Kiwanis ASPAC consists of Districts Japan, Korea, Malaysia, New Zealand-South Pacific, Philippine Luzon, Philippine South, Taiwan and non-districted nations Hong Kong, Cambodia, India, Indonesia, Nepal, Pakistan, Singapore and Sri Lanka that work to grow Kiwanis in Asia Pacific. 

On June 9th,1968, Kiwanis International-Europe was formed at the Zurich meeting, and they adopted a constitution, elected officials, and Jean Ladriere became the first KI-E President.

 
The First Aktion Club :

The first Aktion Club was formed in June, 1987 in Palatka, Florida.

KI and Women: 

Until 1987 the organization accepted only men as members. By action of the International Convention in 1987, the rules were changed to admit women as well. Women constitute about 26% of total members. 

At the 2013 International Convention, Sue Petrisin was elected as the organization's first female international vice president. She will be installed as FIRST WOMAN INTERNATIONAL PRESIDENT in 2015, the year of the organization's 100th anniversary.

Kiwanis Website: 
Kiwanis International launched its first website in 1994 at www.kiwanis.org, which continues to date.

KI AND UNICEF :
Since 1994, Kiwanis International’s partnership with UNICEF has raised more than US $80 million in the global fight to eliminate Iodine Deficiency Disorders (IDD), the leading preventable cause of mental retardation.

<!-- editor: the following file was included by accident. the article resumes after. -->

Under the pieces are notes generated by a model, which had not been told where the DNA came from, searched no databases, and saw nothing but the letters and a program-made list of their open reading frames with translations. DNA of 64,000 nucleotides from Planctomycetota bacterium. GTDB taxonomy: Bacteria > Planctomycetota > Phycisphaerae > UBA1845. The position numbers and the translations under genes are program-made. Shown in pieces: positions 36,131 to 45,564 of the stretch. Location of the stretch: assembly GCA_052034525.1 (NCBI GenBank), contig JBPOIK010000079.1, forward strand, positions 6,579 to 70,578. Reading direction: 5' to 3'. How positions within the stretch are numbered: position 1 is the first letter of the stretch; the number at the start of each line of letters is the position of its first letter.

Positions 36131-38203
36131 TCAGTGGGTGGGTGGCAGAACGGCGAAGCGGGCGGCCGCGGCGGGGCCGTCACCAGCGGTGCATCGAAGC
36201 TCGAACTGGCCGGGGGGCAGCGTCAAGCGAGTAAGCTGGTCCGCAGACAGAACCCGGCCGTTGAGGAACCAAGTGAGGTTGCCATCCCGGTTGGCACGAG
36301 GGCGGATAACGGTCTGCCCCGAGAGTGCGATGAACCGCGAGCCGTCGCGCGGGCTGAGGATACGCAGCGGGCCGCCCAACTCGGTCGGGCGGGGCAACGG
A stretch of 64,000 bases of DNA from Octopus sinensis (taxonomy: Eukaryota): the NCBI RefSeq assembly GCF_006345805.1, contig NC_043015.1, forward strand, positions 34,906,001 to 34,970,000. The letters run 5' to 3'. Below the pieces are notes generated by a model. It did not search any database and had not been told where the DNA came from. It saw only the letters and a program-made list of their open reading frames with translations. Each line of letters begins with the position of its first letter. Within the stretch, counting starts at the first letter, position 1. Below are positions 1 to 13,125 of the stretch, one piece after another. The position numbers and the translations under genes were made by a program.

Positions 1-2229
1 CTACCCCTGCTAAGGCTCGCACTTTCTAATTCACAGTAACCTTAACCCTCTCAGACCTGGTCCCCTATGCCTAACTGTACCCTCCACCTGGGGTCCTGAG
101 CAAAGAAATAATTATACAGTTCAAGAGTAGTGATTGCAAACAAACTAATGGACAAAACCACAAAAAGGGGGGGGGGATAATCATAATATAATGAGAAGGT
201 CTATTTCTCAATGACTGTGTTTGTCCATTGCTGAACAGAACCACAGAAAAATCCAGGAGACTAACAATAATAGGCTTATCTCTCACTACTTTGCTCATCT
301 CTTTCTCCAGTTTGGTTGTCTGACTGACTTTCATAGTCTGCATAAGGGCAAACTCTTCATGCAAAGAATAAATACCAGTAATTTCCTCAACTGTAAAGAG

Beginning in 2010 Kiwanis International again joined hands with UNICEF to launch a new worldwide health initiative, The Eliminate Project, dedicated to wiping out maternal and neonatal tetanus (MNT), which kills more than 100,000 babies worldwide each year.

Motto Today : 

A new motto was adopted in 2005: "Serving the Children of the World." 

MEMORANDUM OF UNDERSTANDING ( MOU):

In 2008, Kiwanis International joined in a memorandum of understanding (MOU) with Boys and Girls Club of America to foster, nurture and establish a legacy of serving children, a cornerstone mission for both organizations. It urges its members to volunteer at a nearby Boys & Girls Club.

In 2015, Kiwanis International and Junior Chamber International (JCI) has entered into a new partnership that will provide service to more than 80 nations and extend their reach to communities around the world, with the purpose of uniting civil society and engaging global active citizens to create sustainable impact. Read here...

KIWANIS TIMELINE:
www.kiwanis.org/kiwanis100/history/timeline (click here)